A Tribute to Mothers

Posted on May 11th, 2013 by Denise | No Comments

A Tribute to Mothers

In Honor of Mother’s Day

By

Denise Koonce OTR

 

 “Don’t poets know it better than others?  God can’t be always everywhere: and, so, invented Mothers.”

                                                                                Quote by Sir Edwin Arnold

When I was reflecting on the significance of Mother’s Day, I of course, thought of my own mother.  My mother turned 90 this past December and is still the one who looks after “the elderly and the sick.”  She was born in 1922 in “small town Texas” to parents who farmed cotton, owned cattle and grew their own food.  She became the oldest of eight brothers and sisters.  At the age of four, she could stand on a stool to wash dishes, cook beans, and biscuits for the family.  By seven or eight years of age, she was working in the fields pulling cotton and toting a heavy burlap bag.   She has outlived all but two of her siblings losing them to war and illnesses.  She lived through the Great Depression, the Dust Storms of the 30’s and WWII.  When women did not tend to own businesses, she began her own private kindergarten in the 50’s and continued to teach for over 30 years.  At the age of 45, I came along.  Having a child at that age was also uncommon and even a bit risky.  Along with my father, she raised two other girls, older than I and helped to instill the desire and provide the means for all of us to have the opportunity to attend college.  She then cared tirelessly for my father during his battle with cancer and after a couple of short years she sadly had to let him go.  When I think back on what kind of women she has portrayed, I think courageous, enduring, hard working and as a mother she was thoughtful, giving, and loving.  What a gift I was given, in my mother.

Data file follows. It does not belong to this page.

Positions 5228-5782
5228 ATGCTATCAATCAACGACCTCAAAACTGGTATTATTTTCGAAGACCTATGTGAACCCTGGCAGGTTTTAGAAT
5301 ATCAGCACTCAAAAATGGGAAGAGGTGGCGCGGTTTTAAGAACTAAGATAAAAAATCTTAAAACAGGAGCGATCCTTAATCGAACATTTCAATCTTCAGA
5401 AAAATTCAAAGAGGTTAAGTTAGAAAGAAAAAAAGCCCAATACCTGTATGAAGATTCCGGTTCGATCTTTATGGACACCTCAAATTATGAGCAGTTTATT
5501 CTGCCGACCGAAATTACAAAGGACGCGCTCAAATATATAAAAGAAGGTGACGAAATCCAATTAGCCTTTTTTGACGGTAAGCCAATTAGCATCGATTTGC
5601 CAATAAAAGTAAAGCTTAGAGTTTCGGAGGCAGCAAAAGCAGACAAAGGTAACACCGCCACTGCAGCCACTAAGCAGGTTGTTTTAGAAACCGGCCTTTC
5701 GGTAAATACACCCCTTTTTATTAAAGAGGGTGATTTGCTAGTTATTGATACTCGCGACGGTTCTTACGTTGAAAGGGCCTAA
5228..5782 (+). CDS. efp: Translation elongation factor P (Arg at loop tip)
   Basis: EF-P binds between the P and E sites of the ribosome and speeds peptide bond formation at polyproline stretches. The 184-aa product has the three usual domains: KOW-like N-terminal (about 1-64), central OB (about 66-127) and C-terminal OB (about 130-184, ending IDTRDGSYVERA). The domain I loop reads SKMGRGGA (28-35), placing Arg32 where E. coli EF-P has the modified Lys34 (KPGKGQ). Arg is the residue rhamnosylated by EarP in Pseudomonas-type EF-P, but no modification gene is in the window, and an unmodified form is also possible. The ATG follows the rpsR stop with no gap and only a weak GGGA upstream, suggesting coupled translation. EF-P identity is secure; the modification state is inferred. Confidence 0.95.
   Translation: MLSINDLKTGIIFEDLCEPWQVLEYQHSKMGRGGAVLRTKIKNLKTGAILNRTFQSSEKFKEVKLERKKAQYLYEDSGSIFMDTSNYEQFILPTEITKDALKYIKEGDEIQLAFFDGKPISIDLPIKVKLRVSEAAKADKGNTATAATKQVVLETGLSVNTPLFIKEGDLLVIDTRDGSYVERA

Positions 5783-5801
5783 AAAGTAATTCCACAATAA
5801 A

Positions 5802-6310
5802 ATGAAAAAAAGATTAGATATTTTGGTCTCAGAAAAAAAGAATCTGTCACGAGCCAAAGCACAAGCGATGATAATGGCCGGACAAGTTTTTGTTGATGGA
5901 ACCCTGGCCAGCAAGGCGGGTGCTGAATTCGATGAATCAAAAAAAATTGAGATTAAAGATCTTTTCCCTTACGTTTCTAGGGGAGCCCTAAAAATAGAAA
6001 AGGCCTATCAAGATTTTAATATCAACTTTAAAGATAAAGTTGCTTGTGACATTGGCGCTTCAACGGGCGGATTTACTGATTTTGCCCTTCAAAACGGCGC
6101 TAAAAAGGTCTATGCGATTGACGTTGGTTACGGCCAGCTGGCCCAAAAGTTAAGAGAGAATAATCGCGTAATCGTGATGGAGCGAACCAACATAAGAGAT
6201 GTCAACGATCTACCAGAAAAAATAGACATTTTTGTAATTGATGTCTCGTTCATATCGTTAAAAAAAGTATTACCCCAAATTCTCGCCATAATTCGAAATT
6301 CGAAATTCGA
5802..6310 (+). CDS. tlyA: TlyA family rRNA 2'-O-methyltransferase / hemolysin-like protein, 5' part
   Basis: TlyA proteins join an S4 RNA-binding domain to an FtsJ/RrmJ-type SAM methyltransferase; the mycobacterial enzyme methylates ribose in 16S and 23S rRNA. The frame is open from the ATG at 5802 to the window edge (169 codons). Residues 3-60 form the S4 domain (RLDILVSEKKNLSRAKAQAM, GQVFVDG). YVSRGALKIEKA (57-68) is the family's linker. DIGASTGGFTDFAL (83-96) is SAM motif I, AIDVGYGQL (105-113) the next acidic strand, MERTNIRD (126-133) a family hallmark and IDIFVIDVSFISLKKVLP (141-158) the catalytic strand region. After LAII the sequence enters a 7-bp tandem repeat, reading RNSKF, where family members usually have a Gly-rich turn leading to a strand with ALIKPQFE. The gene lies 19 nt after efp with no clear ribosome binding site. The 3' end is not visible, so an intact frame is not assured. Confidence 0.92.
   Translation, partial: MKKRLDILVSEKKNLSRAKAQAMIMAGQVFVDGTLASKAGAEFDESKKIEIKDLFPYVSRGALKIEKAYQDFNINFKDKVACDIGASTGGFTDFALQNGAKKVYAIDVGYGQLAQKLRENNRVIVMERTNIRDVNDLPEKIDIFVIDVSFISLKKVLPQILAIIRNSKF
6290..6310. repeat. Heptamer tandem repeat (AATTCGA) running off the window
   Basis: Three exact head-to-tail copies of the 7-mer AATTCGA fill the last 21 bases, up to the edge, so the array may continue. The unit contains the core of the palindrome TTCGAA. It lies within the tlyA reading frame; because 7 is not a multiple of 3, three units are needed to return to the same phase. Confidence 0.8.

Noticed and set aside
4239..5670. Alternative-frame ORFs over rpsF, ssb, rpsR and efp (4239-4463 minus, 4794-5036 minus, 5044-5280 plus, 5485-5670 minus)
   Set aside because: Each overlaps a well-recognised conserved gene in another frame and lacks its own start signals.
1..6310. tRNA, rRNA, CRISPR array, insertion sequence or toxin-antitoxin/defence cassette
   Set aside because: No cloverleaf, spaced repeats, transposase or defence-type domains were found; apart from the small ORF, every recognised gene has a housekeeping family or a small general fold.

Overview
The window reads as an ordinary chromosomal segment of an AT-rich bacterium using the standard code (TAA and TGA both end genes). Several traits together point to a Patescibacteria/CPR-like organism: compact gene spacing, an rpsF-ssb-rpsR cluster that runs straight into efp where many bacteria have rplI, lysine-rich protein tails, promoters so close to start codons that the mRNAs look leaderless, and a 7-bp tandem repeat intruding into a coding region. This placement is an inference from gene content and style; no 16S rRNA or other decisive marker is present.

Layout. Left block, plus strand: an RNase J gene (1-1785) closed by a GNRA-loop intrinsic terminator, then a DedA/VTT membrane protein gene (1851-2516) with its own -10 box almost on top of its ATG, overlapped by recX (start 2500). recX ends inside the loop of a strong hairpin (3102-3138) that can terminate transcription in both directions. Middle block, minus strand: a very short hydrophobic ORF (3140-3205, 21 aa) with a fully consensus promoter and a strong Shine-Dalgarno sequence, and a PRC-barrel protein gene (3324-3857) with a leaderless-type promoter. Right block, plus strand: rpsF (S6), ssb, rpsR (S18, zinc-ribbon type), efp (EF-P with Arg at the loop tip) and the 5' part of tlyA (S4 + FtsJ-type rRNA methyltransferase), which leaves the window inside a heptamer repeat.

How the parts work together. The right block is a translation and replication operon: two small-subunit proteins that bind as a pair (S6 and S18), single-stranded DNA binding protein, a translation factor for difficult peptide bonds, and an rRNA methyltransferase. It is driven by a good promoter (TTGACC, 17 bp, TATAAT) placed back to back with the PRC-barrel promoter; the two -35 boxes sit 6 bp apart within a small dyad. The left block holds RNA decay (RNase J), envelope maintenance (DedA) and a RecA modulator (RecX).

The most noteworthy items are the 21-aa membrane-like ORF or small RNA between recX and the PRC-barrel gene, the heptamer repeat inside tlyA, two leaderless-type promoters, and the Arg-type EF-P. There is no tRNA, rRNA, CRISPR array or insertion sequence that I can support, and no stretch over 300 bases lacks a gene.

I left work one day, to run an errand, and on the way I spotted a mom with two small children walking down the street.  As I approached them I realized who they were and that one of the children had been receiving therapy at the clinic.  I pulled over to ask where they were going.  She explained that they were walking to the Metrorail station to catch the train to their bus stop and then home.  She had been bringing her child into the clinic for a few weeks already and the child had been making progress.  No one realized what diligent efforts she had been making in order to bring her child in for therapy because she never complained or mentioned what steps were necessary in order for her child to receive services.  I was taken aback and stood in awe of her and the love she showed towards her child through her actions.  Coming to therapy twice a week was anything but easy, yet she managed to accomplish it because that was what was best for her child.  The actions of this mother, to me, are the essence of why we celebrate Mother’s Day.     

They say a mother’s job is never done and that it is a thankless job.  The first part of this statement I agree with but the second part I do not!  I agree with the first part because a mother’s duties can consists of endless reminders, bath times, piano practice, soccer games, time keeper, loads of laundry, 3 meals a day, car pool, wardrobe police, doctors appointments, and so on.  They are up to their elbows in mismatched socks, Mickey Mouse, critters in the house, sleepovers, Dr. Seuss, non matching toy parts, hair bows, items left in pockets at wash time and lost Lego, puzzle, and Polly Pocket pieces.  Many things change once a women becomes a mother, for instance, a woman tends to sleep less after becoming a mother for these reasons:  they lose sleep when their children are young and become ill or when the kids become older and has a curfew; by staying up to sew badges on a sash, or check that day’s homework.  Mothers have to be advocates, caregivers, consolers, cheerleaders, and chauffeurs.  They help light the paths which their child may take, brush them off and kiss them when they hit a rough spot and redirect with forward momentum them when they make a mistake.   They do all of these things selflessly, over and over, without complaint, because of love.  As far as a mother’s job being thankless, I disagree!  Every time I receive a smile, a hug, a compliment, a tickle fest, a special drawing, a snuggle, or an inclusion into their world I am being thanked and that is what makes being a mother so wonderfully worth it.  I believe Sir Edwin Arnold’s short, sweet, and to the point description of Mother’s sums it all up.  Happy Mother’s Day!

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